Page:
In an effort to manage major power competition in the region, Asean has consistently tried to maintain a balancing act between the US and China. Asean centrality will have to be strengthened and play an even bigger role in shaping the regional order to prevent member states from having to choose a side.
Second, as countries avoid putting all their eggs in either the US or Chinese basket, there could be room for other significant players like Russia and Japan, and perhaps, to a lesser extent India and Australia, to help shape the regional order as well.
Most recently, Prime Minister Tun Dr Mahathir Mohamad has been trying to tilt Putrajaya’s foreign policy focus from Beijing to Tokyo in an effort to equalise its engagements with both powers. There are a number of regional institutions and initiatives that aspire to this goal of broadening ties with both great and middle powers.
For example, Japan, Australia and India have reinstituted diplomatic and military engagement with the US in the Quadrilateral Security Dialogue — better known as the “Quad” — to facilitate economic prosperity in the wider Indo-Pacific region. This revival will depend on whether the Quad is able to assure Asean and its own members as well like Australia, that it is not a Chinese containment strategy. Australia had previously dropped out of the Quad amidst US-Chinese tensions 10 years ago and it remains uncertain about having to lean towards either power.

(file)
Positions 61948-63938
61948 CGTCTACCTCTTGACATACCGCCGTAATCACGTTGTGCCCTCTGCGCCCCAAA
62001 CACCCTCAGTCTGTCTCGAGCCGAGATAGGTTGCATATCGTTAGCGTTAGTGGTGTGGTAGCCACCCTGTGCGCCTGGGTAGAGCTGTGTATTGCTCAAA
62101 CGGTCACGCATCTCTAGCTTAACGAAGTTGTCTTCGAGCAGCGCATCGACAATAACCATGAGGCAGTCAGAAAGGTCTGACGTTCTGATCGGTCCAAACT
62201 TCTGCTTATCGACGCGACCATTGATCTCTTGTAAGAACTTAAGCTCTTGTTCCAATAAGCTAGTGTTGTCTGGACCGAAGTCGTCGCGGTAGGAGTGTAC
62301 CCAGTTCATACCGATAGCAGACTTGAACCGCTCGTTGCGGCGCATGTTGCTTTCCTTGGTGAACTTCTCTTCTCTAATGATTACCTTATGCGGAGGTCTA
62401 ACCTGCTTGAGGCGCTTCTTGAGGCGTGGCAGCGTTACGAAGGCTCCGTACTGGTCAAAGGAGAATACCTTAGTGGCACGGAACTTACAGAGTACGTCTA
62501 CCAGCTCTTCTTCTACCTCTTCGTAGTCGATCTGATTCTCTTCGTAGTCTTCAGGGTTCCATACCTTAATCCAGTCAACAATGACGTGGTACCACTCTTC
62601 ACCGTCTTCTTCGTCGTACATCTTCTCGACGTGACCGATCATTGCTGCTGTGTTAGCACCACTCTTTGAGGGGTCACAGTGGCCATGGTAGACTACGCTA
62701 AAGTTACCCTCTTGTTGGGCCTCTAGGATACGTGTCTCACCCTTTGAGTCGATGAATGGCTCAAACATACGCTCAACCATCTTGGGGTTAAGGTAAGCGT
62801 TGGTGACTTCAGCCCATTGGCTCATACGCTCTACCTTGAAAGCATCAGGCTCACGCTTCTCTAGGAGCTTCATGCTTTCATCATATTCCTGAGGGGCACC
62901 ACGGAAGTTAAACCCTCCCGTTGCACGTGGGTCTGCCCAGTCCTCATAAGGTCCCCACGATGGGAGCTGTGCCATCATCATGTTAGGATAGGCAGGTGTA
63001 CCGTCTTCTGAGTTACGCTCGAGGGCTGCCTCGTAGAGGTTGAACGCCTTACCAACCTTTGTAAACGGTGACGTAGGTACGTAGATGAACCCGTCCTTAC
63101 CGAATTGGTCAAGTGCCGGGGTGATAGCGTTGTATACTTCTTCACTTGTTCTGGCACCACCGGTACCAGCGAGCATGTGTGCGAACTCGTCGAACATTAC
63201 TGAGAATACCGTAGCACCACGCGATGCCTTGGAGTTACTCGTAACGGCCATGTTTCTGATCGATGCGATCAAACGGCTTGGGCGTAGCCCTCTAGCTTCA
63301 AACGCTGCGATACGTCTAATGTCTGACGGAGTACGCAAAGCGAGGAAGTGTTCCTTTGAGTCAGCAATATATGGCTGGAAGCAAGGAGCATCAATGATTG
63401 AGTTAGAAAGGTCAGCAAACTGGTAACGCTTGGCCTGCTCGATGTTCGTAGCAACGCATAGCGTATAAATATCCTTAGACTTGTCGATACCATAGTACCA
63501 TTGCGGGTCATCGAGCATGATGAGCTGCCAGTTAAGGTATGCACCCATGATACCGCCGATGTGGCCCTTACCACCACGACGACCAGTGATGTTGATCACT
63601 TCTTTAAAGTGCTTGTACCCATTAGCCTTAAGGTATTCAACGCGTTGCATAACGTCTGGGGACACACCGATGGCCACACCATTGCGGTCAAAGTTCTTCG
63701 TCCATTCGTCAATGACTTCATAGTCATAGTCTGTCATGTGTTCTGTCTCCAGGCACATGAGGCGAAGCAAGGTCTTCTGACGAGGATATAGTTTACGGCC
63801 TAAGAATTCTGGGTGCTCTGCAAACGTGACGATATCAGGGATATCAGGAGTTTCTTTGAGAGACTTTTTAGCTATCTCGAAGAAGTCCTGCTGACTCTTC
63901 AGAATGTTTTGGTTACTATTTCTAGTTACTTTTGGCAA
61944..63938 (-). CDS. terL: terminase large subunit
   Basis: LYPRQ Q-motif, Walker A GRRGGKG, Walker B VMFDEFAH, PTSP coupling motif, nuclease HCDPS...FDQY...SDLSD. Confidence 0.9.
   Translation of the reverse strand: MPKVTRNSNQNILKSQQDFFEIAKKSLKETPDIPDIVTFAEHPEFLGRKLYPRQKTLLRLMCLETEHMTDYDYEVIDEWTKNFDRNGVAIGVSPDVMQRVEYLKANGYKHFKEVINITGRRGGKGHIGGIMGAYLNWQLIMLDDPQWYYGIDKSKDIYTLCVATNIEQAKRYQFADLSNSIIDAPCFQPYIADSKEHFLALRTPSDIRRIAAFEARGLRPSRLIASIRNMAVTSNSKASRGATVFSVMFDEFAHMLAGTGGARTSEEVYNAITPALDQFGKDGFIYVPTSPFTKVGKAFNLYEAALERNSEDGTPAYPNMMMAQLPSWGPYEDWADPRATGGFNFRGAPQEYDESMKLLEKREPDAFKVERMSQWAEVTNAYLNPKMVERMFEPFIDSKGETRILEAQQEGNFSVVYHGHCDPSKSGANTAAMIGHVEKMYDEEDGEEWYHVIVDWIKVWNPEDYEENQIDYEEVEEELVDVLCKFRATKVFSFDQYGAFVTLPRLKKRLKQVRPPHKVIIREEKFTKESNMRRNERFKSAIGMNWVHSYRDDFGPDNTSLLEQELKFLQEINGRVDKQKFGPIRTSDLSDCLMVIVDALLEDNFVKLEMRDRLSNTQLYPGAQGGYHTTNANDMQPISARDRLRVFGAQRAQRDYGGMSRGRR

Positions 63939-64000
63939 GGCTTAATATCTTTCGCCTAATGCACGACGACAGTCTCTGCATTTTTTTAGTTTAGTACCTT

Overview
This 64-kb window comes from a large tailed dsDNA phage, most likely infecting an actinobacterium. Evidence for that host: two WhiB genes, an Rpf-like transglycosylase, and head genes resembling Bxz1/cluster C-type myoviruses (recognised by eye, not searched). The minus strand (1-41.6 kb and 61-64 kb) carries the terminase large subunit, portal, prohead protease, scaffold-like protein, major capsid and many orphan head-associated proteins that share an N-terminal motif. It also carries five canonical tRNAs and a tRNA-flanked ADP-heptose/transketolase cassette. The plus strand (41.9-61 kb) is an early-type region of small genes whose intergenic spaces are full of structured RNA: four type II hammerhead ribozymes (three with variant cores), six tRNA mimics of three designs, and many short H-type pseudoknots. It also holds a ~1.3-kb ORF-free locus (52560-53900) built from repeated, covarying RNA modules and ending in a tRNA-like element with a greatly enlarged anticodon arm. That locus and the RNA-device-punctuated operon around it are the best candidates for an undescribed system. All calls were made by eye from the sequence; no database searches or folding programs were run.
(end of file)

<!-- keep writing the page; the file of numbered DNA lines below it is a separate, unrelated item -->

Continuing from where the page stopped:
Furthermore, earlier this year in May, Indian Prime Minister Narendra Modi visited Malaysia, Singapore and Indonesia to boost the Act East Policy and India’s relations with all three countries. Recent commentary and analytical pieces have also pointed towards an India-South Korea axis between the Act East and New Southern policies in the region. These examples indicate that the region could be transitioning towards a multipolar state of play, with multiple narratives shaping developments moving forward.
Finally, on the international front, China is not the only threat that the US-led order is facing. There is also Russia to consider, particularly vis-à-vis its relations with China. Their economic relationship is strengthening, as the fifth Russia-China Expo in July demonstrated the eagerness of both powers to broaden their trade and investment ties.